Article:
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Weight belt: Safety measure or crutch?

nknis8556nknis8556 Posts: 20Member, Premium Member Posts: 20Member, Premium Member
I'm not even sure this is a debate, or if the two are mutually exclusive, but I've been using a weight belt as a safety measure for my higher weight squats and deadlifts. I've been under the impression that it works to protect the lower back when performing these lifts, and that not using one could lead to some fairly major back issues. Also, recently, I've heard that weight belts are more of a crutch, and one should not become reliant on them for heavier lifts.

I honestly don't know much more than the bro-science behind some of this, so any light that could be shed, I'd appreciate.

Some background, if it helps: I only perform front squats in the 5-10 rep range (back squats put more pressure on my spine than I like). For deadlifts, I'll go up in weight to a 2-3 rep range, but as soon as I feel my back engaging a bit more than I'd like, I drop it. By no means am I a powerlifter, nor ever will I be one.

No history of back issues, and I'd like to keep it that way.

Replies

  • CahgetsfitCahgetsfit Posts: 1,719Member Member Posts: 1,719Member Member
    I use a belt for heavier lifts too. I think it's important to learn how to brace though, and not just use the belt as the "crutch".

    I will sometimes put the belt on looser to make sure I am bracing properly and not losing the vacuum (belt stays still, I've kept the brace).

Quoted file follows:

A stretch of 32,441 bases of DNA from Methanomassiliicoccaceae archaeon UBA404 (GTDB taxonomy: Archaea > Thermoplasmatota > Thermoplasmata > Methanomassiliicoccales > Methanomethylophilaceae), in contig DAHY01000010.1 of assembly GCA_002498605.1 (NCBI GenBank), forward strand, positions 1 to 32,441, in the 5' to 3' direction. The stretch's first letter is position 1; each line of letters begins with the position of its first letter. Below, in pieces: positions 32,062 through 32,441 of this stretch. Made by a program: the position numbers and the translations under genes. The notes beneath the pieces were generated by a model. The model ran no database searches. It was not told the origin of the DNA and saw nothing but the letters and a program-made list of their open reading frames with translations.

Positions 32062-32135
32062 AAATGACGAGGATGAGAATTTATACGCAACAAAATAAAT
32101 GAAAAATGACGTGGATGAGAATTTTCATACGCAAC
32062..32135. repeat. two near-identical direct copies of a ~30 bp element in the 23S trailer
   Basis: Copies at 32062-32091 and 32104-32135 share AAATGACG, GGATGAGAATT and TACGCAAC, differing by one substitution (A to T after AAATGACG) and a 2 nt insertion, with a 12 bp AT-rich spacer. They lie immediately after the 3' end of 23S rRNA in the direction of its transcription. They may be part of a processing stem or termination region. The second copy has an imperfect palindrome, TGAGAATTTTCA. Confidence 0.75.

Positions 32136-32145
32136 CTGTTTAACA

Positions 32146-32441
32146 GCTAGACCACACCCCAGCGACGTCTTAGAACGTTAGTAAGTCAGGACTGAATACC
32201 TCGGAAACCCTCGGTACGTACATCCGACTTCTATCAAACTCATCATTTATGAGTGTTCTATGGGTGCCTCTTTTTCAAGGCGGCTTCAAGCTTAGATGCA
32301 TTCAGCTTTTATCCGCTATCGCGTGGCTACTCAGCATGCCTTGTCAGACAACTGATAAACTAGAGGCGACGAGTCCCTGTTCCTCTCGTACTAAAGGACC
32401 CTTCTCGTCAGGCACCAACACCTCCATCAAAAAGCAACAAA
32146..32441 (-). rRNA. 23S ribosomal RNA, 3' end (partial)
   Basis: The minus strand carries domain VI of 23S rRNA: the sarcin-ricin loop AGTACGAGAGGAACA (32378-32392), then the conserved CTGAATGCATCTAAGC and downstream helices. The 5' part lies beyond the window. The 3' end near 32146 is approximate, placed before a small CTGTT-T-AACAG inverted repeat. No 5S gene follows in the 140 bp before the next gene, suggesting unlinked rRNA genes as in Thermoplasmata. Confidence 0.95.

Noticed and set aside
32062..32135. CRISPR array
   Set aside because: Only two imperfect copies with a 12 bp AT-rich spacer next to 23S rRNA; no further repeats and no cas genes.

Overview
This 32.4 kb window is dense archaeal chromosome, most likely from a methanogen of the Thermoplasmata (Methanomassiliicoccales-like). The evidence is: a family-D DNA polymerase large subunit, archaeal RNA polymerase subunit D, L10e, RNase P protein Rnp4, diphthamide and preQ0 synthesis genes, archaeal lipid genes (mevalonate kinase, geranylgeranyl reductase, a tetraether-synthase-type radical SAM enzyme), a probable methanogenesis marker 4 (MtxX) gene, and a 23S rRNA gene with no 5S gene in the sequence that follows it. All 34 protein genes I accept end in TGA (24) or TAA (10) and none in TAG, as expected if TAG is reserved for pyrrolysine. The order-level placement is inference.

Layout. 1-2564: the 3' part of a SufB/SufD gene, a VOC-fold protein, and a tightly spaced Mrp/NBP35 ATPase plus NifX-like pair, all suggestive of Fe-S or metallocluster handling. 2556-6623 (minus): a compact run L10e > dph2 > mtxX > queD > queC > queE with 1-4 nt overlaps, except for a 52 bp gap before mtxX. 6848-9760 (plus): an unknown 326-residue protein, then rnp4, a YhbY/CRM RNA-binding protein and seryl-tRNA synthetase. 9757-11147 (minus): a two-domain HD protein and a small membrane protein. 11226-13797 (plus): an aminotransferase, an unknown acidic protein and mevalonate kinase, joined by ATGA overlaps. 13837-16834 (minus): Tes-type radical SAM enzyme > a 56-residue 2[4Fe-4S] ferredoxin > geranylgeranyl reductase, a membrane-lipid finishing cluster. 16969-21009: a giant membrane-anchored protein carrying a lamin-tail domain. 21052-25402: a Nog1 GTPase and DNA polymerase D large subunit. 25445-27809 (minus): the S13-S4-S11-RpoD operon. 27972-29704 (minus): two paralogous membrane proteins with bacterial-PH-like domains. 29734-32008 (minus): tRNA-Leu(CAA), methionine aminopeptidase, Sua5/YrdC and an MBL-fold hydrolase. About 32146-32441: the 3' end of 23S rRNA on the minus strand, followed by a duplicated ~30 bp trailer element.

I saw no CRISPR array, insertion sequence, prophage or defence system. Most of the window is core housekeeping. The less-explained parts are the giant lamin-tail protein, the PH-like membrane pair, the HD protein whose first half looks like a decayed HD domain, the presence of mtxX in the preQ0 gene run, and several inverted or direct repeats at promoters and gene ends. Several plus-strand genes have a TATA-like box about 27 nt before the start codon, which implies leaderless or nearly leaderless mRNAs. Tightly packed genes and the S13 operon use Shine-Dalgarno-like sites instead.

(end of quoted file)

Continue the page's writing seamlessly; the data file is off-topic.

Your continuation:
I don't know the scientific or the bro science behind any of this, but I certainly FEEL better using the belt for heavier lifts - might be psychological, I don't know.

    I am also not a powerlifter and don't intend to become one, but I look to that style for the 3 main lifts. That being said - i've never used my belt on the bench.

    And I don't do like those people who use the belt for everything in the gym.
  • watts6151watts6151 Posts: 441Member, Premium Member Posts: 441Member, Premium Member
  • ChieflrgChieflrg Posts: 7,834Member Member Posts: 7,834Member Member
    If a person chooses to use a belt, they still have to perform the Valsalva maneuver for it to be useful.

    A weight belt is a tool, not magic.

    One needs to train intelligently with proper load management regardless if a belt is strapped or not.

    The absence of a belt is NOT dangerous and/or won't lead to major back issues.

    Nor is it a crutch for heavy or any other lift if utilized correctly to achieve the correct dosage of stress.

    If you don't plan on powerlifting why are you training in near maximal weight for deadlifts?



  • CipherZeroCipherZero Posts: 1,341Member Member Posts: 1,341Member Member
    Belts, combined with a proper valsalva, allow you to get higher intra-abdominal pressure, which keeps everything aligned the way it's supposed to.